Choosing a wine should be fun!
I am supposed to bring a bottle of wine and I don’t know what to do?
Have you ever been asked to bring a bottle of wine to a celebration or dinner? Has this resulted in you scratching your head while standing confused in front of the wine section at your local wine shop or grocery store? Well I have suggestions to make this experience less stressful and more enjoyable.
Wine is supposed to be enjoyable, not stressful. As winemakers we often forget that not everyone thinks about or is as comfortable as we are with decisions about wine purchases. Certainly, the more knowledge you have, the easier it is. But what we as producers need to do is be better communicators. I have seen wine labels and wine lists that are too intimidating due to the multitude of terms from appellations to varietals to classifications that the average person has no idea what they mean. You most likely have no idea what that wine is going to taste like or if it’s worth the price. That might be the reason that only 15% of the population are regular wine drinkers. I am here to change that!
Until we as an industry get better at communicating what is in the bottle, here are five tips to help you out.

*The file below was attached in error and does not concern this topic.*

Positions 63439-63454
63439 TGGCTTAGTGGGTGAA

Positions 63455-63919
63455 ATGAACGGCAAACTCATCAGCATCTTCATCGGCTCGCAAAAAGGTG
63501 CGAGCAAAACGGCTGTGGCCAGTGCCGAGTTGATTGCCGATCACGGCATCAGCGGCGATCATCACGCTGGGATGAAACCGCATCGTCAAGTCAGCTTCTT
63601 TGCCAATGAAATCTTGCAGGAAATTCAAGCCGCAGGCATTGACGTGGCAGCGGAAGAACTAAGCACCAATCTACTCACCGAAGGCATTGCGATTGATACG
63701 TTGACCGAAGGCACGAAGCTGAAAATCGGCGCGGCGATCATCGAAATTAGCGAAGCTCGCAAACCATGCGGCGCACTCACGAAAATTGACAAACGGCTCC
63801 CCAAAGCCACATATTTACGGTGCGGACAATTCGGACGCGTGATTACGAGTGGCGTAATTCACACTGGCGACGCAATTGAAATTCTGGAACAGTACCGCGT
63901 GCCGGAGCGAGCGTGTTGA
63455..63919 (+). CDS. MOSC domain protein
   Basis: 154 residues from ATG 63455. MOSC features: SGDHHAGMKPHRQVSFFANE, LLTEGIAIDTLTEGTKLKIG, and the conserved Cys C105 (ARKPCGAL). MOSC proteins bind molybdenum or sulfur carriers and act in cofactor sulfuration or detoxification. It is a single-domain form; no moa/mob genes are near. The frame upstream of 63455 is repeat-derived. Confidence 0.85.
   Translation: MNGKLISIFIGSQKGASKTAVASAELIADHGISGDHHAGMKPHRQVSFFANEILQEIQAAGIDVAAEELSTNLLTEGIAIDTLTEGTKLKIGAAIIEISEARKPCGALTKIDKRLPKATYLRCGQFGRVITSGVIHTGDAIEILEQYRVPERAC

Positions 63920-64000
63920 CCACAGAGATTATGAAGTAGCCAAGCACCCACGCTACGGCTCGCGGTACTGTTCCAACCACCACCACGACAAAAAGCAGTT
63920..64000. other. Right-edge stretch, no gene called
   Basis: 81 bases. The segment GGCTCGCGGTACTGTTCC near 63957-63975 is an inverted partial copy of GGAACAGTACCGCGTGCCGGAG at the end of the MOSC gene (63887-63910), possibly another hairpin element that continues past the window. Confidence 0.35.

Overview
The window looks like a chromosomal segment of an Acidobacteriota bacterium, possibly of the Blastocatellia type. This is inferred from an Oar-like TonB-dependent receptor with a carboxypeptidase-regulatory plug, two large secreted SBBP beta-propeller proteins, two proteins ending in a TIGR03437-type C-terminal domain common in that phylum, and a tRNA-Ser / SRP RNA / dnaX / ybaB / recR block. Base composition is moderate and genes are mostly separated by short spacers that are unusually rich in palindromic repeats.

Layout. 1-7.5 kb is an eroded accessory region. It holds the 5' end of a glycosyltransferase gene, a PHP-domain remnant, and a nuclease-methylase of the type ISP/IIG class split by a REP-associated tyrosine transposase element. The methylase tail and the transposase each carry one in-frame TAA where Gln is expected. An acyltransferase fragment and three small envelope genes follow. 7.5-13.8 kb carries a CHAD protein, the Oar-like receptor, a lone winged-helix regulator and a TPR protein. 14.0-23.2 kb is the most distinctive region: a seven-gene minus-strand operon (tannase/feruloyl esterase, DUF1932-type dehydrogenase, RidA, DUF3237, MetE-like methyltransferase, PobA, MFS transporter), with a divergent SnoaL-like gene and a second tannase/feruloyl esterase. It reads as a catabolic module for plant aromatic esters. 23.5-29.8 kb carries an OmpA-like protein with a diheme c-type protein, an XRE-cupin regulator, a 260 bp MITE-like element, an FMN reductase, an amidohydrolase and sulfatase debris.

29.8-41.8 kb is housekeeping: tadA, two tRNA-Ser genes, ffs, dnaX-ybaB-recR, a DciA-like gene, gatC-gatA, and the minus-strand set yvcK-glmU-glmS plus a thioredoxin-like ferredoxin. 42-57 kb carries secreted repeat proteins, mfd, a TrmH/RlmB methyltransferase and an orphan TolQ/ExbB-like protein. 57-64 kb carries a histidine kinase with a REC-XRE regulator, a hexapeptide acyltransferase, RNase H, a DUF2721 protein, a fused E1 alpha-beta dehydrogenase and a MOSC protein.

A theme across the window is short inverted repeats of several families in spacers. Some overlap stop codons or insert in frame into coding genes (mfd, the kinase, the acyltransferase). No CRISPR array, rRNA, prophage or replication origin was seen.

Tip 1: If you are new to wine, start with a white or rose because most people need time to gradually get used to the tannins, acidity, and dryness (lack of residual sugar) in red wines.
Tip 2: A good question to ask yourself is do you prefer apple juice or grapefruit juice? If you prefer apple juice you will probably enjoy a sweeter white like Frozen Tundra White or Ice Wine or if you prefer grapefruit juice you will probably love a drier rose like our Washington Island Rose.
Tip 3: When it comes to red wines, ask yourself if you like your Starbucks fix to be a smooth latte or an intense double espresso. If you choose latte, then you will enjoy the Frozen Tundra Red or Nouveau Rouge. If you chose the espresso you will probably be a fan of the Petite Pearl or Vintner’s Reserve.
Tip 4: If you are trying to pair the wine with a meal, the best rule of thumb is to pick white wines for lighter dishes like chicken, fish, or salads and for heavier dishes with richer sauces or beef choose the red wine.
Tip 5: Be a crowd pleaser and bring a bottle of white and a bottle of red. Hey, that worked for Billy Joel!
Until next time, let me know what you think and Cheers!